Discourse Markers

“Good company and good discourse are the very sinews* of virtue**.”

Izaak Walton, an English writer

*sinew /ˈsɪnjuː/ – 1. the strong substance that connects muscles to bones; 2. a part of a structure or system that provides support and holds it together

**virtue /ˈvɜː(r)tʃuː/ – a good quality or habit that a person has

In linguistics discourse is written or spoken language. A discourse marker is a word or phrase whose function is to organize discourse into segments. Basically, it is a linking word/linking phrase/sentence connector. Some discourse markers are informal and commonly used in colloquial English (e.g. I mean, okay, right, well, now, oh, like, etc.), while some are typical of formal contexts (e.g. moreover, nonetheless, therefore, assuming that, etc.). Discourse markers are very important for both formal and informal speech. When used appropriately, they make it well-organized, coherent and natural. So, any speaker or writer should use them. Let’s look at common formal and informal discourse markers in context…

FORMAL DISCOURSE MARKERS

How should we behave in society? Should we follow social norms or should we use our own individual judgement to decide what is the appropriate way to conduct ourselves?

Some people find it very important to obey the rules of etiquette, to do what others consider proper. There are people – often the older generation – who get very upset when others do not follow social conventions, when they, for example, speak loudly on mobile phones in public places or lick their fingers or queue-jump.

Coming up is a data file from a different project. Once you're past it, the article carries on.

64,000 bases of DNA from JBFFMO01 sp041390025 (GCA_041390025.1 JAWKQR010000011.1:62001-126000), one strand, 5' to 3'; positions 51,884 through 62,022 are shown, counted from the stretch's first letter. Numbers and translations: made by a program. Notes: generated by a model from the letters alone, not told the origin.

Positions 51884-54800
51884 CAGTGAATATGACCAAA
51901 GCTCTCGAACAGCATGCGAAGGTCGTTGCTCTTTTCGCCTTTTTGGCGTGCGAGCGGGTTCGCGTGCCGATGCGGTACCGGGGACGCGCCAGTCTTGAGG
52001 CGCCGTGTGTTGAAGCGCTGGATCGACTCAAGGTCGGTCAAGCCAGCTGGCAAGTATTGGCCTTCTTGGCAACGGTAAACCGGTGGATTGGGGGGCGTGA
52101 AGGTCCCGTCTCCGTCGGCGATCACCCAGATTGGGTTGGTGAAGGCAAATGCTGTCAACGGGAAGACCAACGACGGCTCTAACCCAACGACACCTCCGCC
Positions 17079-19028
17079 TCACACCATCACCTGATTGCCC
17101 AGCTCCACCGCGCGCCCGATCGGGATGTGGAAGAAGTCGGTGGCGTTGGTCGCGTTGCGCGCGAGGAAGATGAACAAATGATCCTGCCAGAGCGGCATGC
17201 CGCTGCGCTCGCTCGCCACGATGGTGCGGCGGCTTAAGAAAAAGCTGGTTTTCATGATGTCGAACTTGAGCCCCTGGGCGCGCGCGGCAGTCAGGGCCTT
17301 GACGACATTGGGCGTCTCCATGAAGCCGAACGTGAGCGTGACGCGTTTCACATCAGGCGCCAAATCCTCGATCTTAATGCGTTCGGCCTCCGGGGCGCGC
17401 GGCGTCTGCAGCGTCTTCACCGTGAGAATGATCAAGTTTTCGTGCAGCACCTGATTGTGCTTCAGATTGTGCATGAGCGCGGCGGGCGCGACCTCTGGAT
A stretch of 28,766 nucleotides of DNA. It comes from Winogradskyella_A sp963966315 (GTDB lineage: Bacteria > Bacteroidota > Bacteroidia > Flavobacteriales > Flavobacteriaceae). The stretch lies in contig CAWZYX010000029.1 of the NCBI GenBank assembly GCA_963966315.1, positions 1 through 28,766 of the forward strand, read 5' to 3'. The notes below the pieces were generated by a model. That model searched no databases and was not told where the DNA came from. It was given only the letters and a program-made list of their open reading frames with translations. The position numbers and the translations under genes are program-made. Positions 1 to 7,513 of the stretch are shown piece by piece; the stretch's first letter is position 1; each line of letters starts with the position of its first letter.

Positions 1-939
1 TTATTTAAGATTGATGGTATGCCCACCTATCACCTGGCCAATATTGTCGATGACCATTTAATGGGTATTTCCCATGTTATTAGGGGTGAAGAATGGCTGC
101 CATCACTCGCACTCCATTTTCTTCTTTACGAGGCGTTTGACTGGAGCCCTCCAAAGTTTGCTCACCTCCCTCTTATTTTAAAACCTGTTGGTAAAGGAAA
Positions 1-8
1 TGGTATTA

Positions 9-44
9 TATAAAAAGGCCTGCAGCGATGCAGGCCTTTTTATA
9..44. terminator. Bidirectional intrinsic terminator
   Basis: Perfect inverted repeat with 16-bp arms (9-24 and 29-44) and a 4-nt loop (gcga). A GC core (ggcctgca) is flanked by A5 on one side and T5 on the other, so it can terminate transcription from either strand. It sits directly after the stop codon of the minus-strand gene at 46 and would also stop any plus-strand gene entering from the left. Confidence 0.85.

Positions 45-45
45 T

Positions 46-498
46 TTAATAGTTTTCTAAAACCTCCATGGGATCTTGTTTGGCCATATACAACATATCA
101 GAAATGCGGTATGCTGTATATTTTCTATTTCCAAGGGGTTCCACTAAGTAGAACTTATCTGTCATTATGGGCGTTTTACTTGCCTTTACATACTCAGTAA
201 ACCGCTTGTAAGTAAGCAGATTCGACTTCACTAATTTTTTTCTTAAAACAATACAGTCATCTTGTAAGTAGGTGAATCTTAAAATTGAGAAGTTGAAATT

However, it should be noted that the things that irritate people will vary from one society to the next; the rules of queue behaviour, for instance, are very different in London, Moscow and Istanbul, and how it is acceptable to use a mobile phone differs considerably from one society to the next. Similarly, it is important to remember that social conventions change over time. It was once considered improper to eat on the street but now no one pays the slightest attention to someone walking along munching a sandwich or an apple. The key to avoiding conflict, it seems, is imaginative empathy.

In general, it is counter-productive to worry too much about what the socially acceptable way to behave might be in any given situation. It can stop you thinking about what is the moral way to behave as you may become more focused on what is “proper” rather than on what is right. You can also start suppressing your own important individuality and originality as you become unhealthily anxious about what others might be thinking.

The rules that do not – and should not – change are those regarding behaviour that has an effect on others. Dropping litter, for example, or pushing someone out of the way should always be condemned as inappropriate behaviour.

(from “Cambridge English Proficiency Handbook for Teachers”)

  • Linking phrases for adding examples: for example, for instance, in particular, a good example might be, another example is, let me give you an example
  • Linking words and phrases for showing contrast: however, by contrast/comparison, in contrast, conversely, instead, nevertheless, nonetheless, on the contrary, on the other hand, otherwise, but, yet
  • Linking phrases for drawing attention to important information: it should be noted that, note that, it is important/interesting to note that, it is worth noting that, be aware that, it is important to know that
  • Linking words and phrases for showing similarity: similarly, likewise, in other words